Her husband has rarely been out of the house in a year because he refuses to leave her there alone. I want my freedom back.”Christy France“I’m OK with it. You’ve got to think about what’s really important in life.”Chris France Telling someone with a severe version of the mental illness that they must go out for treatment is akin to telling a paraplegic there is help if only they get out of their wheelchair and walk up the steps into the doctor's office. "I felt like everything I'd worked so hard for just blew up in my face," she says. "I just kept crossing things off the list that I could do." The anxiety would come over her suddenly while she was out. But the effort didn't work and eventually the doctor, who was not trained to deal with agoraphobia, stopped the visits after they agreed she needed an expert's help. The treatment, known as "exposure therapy," involves confronting the patient's fears.
The only way she can get treatment that is paid for by OHIP is if she goes to a doctor's office. "We're both prisoners here," Chris France, 34, says matter-of-factly, as though resigned to his wife's fate. "I want to go outside to pick an onion to go with dinner and I can't today," she says softly. I want my freedom back." Growing up on the east Mountain, Christy was always an "anxious" kid. She switched to general arts and sciences and graduated. For a long while, she mistook it for low blood sugar, and carried juice boxes around hoping that would ease the trembling and dizziness. The couple was out doing the weekly grocery shopping. Andrea Liss, a psychotherapist who specializes in trauma and anxiety therapy, began working with Christy in August 2013. But after nearly a year of going to sessions, there was a setback.
Those who suffer from agoraphobia will experience extreme anxiety over leaving their comfort zone.
I’m not going to pretend that I fully understand agoraphobia; I’m not a psychologist, and I’m basically just repeating what I read on Wikipedia and what my therapists told me.
- Gary Yokoyama, The Hamilton Spectator Even a trip to the backyard can be too much for Christy France, who has been trapped in her house for three years. Still, she finished high school and enrolled at Mohawk College in the child and youth worker program. They go nowhere, apart from the few minutes to the mailbox. The last time Chris was really out was a year ago, for his mother's funeral. Christy has been diagnosed with agoraphobia, panic disorder and generalized anxiety disorder as well as bulimia and PTSD.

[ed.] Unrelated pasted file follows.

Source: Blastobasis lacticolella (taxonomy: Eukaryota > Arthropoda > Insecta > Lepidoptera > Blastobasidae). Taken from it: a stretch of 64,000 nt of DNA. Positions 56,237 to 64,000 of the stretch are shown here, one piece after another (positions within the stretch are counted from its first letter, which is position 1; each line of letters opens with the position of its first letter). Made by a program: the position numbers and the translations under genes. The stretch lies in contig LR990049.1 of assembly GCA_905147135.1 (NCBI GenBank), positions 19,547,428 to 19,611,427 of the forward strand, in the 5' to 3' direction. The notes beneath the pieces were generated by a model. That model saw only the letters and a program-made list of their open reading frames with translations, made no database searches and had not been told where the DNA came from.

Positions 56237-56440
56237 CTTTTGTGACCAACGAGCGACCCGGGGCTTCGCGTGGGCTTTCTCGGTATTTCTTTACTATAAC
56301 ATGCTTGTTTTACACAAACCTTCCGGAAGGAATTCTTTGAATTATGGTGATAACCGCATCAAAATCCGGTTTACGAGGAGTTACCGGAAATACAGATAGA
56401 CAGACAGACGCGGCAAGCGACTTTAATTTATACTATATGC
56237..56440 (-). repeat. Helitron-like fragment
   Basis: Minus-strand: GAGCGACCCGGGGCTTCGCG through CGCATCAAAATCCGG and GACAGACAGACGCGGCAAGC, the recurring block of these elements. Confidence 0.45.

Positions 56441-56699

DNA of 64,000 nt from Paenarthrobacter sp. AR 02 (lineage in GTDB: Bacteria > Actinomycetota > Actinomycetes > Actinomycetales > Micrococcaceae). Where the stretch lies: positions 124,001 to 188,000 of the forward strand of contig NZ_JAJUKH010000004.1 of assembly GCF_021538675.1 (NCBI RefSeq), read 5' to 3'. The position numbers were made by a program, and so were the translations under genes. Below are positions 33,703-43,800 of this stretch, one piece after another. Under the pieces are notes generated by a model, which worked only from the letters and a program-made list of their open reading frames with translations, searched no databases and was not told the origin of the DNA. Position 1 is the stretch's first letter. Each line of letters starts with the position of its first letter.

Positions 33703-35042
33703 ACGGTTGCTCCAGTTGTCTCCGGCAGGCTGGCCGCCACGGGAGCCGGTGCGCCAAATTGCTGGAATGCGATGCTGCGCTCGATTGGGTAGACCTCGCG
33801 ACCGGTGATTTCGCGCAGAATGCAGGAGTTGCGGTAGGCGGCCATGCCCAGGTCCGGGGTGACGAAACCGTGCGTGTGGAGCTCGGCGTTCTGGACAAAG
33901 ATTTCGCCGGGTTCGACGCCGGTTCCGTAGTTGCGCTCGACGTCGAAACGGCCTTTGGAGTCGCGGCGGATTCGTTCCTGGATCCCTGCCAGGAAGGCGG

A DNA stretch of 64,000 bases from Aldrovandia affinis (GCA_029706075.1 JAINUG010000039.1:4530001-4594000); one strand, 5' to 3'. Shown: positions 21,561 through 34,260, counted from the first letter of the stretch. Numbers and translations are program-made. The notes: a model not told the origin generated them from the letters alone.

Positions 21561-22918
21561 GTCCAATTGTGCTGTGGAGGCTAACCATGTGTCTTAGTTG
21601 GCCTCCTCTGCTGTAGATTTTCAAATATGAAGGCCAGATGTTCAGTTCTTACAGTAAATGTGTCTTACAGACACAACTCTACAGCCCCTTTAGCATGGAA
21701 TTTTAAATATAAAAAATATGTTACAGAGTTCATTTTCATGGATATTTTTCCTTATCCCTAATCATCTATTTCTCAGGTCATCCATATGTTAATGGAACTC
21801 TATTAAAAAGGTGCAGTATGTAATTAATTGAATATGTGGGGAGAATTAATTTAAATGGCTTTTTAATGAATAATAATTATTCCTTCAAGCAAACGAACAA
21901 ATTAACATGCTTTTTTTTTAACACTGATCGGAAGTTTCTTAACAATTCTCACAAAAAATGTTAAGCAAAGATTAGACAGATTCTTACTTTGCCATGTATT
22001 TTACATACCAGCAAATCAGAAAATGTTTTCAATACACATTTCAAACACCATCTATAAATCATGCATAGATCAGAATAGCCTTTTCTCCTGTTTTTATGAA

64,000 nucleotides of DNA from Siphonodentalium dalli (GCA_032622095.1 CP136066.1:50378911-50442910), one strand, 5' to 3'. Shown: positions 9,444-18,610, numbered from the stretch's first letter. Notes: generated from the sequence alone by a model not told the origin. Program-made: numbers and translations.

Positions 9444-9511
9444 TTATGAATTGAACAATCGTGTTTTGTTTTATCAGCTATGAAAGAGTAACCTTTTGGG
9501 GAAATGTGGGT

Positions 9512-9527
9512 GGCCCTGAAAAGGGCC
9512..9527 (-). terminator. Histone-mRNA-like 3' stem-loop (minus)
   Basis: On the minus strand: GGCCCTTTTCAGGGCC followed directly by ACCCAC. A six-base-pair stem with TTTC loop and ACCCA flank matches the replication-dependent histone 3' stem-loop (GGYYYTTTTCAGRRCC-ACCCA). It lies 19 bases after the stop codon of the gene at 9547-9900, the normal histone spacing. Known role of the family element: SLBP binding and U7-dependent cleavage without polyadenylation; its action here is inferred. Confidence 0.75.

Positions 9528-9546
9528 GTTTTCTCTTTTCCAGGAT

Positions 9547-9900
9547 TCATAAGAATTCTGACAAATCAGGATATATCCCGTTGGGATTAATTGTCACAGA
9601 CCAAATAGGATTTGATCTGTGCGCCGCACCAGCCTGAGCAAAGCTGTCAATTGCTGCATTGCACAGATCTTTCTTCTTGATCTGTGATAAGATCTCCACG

She can't get the help she needs without leaving home, but can't bring herself to do so. During a work placement at a shelter, she collapsed from hunger. My heart was pounding." Chris remembers everyone staring at his wife. "I didn't understand it." Just days after that, the couple moved into the house they live in now. He now works in the basement at home, but he can't get out to install his finished product because Christy can't be without him. For awhile, a doctor from the Mc Master family practice unit came regularly to the house. Once, he even managed to get her outside, onto the sidewalk.
- Gary Yokoyama, The Hamilton Spectator She has barely been out of their house in three years because of her agoraphobia. He made gigantic sandwiches for his lunch and persuaded her to eat half. On Christmas Eve 2010 they married in a small ceremony on the football field at Hill Park. Her eating disorder prevented her from completing her program. Christy has been inside virtually every minute since. Sometimes she can't bear to have him leave her in a room alone. "He danced with me to try to keep me calm," she says fondly, offering a rare smile.
This is my first time being single since I was a teenager.
It's challenging enough finding love without my issues.